STEP 3 — OVEN FLOOR
After the insulation layer is set and ready, the floor takes priority. But before you start laying fire bricks, firstly you have to put a layer of build soil mix under them. This provides a firm base without the need of clay or cement. You should start with the best fitting bricks in the middle and work your way outward.
STEP 4 — DOME
Next up, you should draw an outline of your dome on the floor bricks, using a marker pen since this will be visible even if the bricks get wet. You’ll need a lot of clay; at least 10-13 litre (about 3 gallons) buckets. And yet even more sand will be required for the mixture and for the form (the model, if you will). When making the sand form, use a stick to measure height in the middle so you’ll know how high you’ll need go. The sand form should be compacted down and shaped into a perfect dome. After you complete the form, put a layer of dampened newspapers onto it; this will help when emptying the finished dome.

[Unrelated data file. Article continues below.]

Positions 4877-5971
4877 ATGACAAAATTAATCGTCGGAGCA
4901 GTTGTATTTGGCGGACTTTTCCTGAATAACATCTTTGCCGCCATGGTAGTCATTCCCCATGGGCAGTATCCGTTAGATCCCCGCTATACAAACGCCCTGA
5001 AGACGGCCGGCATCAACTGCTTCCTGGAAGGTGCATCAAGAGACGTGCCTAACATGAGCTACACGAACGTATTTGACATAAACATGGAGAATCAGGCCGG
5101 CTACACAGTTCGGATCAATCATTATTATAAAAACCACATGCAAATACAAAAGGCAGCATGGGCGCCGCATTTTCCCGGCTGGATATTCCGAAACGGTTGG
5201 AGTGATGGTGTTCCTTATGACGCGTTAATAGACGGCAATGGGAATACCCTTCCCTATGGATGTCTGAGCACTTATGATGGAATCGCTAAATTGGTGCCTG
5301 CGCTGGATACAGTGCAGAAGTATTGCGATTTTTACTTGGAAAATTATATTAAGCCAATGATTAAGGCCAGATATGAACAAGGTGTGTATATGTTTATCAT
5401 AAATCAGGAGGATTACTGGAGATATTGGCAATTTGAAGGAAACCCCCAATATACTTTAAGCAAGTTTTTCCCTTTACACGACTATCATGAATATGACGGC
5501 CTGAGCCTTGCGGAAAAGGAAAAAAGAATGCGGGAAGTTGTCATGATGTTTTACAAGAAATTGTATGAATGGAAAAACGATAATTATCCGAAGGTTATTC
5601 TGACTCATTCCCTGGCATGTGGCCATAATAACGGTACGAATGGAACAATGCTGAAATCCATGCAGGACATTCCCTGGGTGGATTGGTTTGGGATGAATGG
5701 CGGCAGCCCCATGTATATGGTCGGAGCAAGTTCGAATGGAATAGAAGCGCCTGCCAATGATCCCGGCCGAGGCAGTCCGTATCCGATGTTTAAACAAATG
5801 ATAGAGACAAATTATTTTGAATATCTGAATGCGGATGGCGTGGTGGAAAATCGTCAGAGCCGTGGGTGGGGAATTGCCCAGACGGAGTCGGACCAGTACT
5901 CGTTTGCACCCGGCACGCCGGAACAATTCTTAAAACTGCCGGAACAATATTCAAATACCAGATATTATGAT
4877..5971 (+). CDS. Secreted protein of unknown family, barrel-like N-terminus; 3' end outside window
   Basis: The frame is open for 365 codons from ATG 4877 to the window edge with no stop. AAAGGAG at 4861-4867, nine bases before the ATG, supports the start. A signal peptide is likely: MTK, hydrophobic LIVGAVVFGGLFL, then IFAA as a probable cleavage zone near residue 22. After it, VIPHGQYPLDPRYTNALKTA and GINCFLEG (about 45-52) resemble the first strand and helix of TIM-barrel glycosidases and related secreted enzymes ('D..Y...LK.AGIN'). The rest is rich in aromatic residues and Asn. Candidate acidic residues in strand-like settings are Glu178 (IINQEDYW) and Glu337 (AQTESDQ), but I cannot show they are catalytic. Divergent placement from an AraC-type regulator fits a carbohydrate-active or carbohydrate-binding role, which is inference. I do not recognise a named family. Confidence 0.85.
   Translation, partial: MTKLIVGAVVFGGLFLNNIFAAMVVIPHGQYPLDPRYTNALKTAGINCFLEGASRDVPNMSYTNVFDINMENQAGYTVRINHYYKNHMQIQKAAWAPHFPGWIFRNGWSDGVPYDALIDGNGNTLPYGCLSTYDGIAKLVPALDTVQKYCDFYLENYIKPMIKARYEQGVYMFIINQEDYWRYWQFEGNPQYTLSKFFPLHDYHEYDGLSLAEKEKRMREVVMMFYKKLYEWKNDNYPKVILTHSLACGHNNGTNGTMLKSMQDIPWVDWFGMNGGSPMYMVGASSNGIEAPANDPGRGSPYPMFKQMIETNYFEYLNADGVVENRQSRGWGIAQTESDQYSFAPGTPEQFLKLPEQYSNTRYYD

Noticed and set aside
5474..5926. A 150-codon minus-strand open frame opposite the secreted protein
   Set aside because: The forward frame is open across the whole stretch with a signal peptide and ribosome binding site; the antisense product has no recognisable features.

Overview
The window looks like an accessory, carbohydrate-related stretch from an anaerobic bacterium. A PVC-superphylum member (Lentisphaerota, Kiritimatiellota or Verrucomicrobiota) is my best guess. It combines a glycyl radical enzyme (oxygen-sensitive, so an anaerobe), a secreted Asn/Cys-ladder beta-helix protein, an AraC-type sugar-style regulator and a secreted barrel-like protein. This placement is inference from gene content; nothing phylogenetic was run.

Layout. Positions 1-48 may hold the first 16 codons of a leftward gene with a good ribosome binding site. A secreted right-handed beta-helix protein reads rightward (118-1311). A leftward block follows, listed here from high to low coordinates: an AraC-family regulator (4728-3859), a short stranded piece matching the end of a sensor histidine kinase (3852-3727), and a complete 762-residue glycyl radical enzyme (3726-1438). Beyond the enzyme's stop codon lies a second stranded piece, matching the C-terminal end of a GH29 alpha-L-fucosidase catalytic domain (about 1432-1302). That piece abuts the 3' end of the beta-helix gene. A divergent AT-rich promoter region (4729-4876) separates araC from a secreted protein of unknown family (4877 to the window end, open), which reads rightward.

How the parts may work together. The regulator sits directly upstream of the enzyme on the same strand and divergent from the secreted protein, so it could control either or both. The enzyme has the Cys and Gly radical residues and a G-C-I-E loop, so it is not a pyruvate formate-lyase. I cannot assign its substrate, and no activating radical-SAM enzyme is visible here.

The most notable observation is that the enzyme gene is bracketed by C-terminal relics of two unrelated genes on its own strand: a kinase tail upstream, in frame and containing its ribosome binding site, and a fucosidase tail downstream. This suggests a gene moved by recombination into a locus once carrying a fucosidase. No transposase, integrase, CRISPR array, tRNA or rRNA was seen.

You still with us? After that, you need to make the clay-sand mix. The first layer of the dome should be 10 cm (about 4″) thick. Just grab a handful of the mixture, make it into a solid ball and add one by one from the bottom until the top is reached. When it’s ready, you can even out the surface with a plastering trowel.
STEP 5 — DRYING AND FINISHING TOUCHES
Before you can finish your oven and cook something delicious, you’re going to have to wait for the dome to dry to the point that it won’t collapse. Depending on weather conditions, it may take from a few days to as long as 3 weeks (if it’s really wet weather). If it’s raining, you should keep the whole oven under a tarpaulin.
Once it’s sufficiently dry, the time has come for cutting out the mouth hole (and one for the chimney, if you so fancy) and removing the inner sand form. While cutting the mouth, you should keep in mind that the door should at least 63% of the total dome height.
All is left after that is to add two layers of sand and clay mixed with some straw to properly insulate the dome — the first one 10 cm (about 4″) thick and the second 2,5 cm (1″). As a finishing touch, you can add a thin layer of clay to even out the surface.
Now, the difficult decisions commence; what topping are you having? Check out our beginner’s tips for making the IDEAL homemade pizza!